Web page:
Five Alternatives To Time Out
I know what you might be thinking. Some people say, “Time out is working just fine for us!” As a parent of a three-year-old and a six-year-old, sometimes I even use it in my house. But there are times where a time out really doesn’t function for anything but a time to separate your child from other people.
At times, a timeout can communicate “I don’t want to be with you unless you act a certain way” and often, a timeout doesn’t get to the root of the behavior you’re trying to stop. Soon enough, you’ll find yourself putting your child in timeout for the same thing over and over with little to no results. So, to get to the bottom of the behavior and possibly even change, here are a few different ways that you can try a new approach:
1. Redirect Them.
Most of you have probably heard of this one before, but the idea is that if your toddler or child is throwing a fit about something that they can’t have, redirect them to something that will pique their interest. This is also a version of the pick your battles scenario. This especially works for younger children.
2. Be a detective.
Children are still learning to manage their emotions, and sometimes they need help from us to identify what they’re feeling. Could there be a reason that your child is acting the way they are? Often, when children are sleepy, hungry, or frustrated, they have a difficult time regulating themselves and will often react and emotional ways. By looking past the behavior and seeing our child as a person who has emotional needs, we can better resolve the situation. Putting them in timeout won’t help them regulate themselves emotionally, so if we are with them in the moment and reflect what they are feeling, we can be a powerful tool to helping children to regulate themselves.
3. Have a “time in.”
Get on your child’s level, both physically and emotionally. Try to get them to make eye contact with you and say something like “I know you’re feeling frustrated right now. Sometimes I get frustrated too. But, it’s not OK to hit. Can we talk about what you want? Maybe I can help you.”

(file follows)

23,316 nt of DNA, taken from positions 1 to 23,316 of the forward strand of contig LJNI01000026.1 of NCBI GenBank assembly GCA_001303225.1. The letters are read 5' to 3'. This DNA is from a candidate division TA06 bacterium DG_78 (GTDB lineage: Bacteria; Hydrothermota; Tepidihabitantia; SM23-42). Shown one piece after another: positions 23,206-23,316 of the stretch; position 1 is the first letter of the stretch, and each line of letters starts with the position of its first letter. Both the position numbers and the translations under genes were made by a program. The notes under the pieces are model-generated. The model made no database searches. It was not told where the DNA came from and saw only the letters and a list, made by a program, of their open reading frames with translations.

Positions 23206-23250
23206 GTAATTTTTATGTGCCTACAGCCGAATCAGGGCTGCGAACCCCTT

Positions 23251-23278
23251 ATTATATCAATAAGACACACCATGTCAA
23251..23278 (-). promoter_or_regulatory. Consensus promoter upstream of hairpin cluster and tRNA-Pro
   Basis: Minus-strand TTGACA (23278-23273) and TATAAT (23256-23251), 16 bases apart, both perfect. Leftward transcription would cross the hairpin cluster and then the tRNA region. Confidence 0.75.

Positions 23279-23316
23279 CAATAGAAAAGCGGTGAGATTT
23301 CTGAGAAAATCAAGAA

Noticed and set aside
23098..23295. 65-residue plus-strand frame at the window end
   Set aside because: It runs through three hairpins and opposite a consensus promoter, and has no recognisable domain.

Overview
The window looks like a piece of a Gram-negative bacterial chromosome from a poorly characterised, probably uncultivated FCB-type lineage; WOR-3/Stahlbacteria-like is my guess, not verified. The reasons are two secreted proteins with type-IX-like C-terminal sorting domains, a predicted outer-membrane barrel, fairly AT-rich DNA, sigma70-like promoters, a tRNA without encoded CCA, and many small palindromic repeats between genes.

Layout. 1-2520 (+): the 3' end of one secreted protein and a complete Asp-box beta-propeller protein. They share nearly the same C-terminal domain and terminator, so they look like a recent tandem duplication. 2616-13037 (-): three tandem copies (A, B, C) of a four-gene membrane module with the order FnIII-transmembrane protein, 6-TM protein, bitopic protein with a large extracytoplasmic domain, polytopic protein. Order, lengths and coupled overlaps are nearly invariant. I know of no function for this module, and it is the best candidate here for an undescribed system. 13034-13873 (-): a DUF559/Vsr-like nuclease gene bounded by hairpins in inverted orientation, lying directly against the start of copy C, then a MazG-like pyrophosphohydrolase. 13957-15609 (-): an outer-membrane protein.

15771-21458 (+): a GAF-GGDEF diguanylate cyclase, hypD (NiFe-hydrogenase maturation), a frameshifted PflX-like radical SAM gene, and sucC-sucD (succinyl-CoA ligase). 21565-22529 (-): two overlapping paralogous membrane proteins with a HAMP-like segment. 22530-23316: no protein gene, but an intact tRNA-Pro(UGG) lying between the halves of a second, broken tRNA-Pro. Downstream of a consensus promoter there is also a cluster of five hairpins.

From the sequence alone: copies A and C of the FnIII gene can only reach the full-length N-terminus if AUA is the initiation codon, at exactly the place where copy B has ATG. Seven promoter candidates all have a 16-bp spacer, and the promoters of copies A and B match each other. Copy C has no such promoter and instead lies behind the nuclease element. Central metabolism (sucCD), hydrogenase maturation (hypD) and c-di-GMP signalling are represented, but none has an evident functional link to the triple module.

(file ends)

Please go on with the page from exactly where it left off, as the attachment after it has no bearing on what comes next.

4. Offer them a redo.
Man, this is something I wish we all had as parents and adults, right? The chance to redo your action in the correct way shows grace and gives children the opportunity to learn how to behave correctly. If we don’t show them and give them a chance to behave the way we want them to, children are unlikely to change.
5. Catch them being good.
I often tell parents who come into my office that it’s really easy for us to catch children being bad. It’s like we have an alert system and know exactly when they are doing something wrong. Think about your interaction with adults as a child, or even adults in your adulthood. If someone is always pointing out what you were doing wrong, how do you feel? It can become easy to feel discouraged whenever someone only recognizes when you do something wrong. Therefore, it is crucial that we also catch our child being good. Praise is more powerful than punishment! A fun idea is to have a sticker chart or even a jar with marbles. Put a marble in the jar or a sticker on the chart each time you catch your child being good. This will reinforce the good behavior, which is way more powerful than punishing the bad behavior. Our children desire our praise, and will pretty much do anything to receive it.
Is there something you’ve had success with that isn’t on this list? Share in the comments!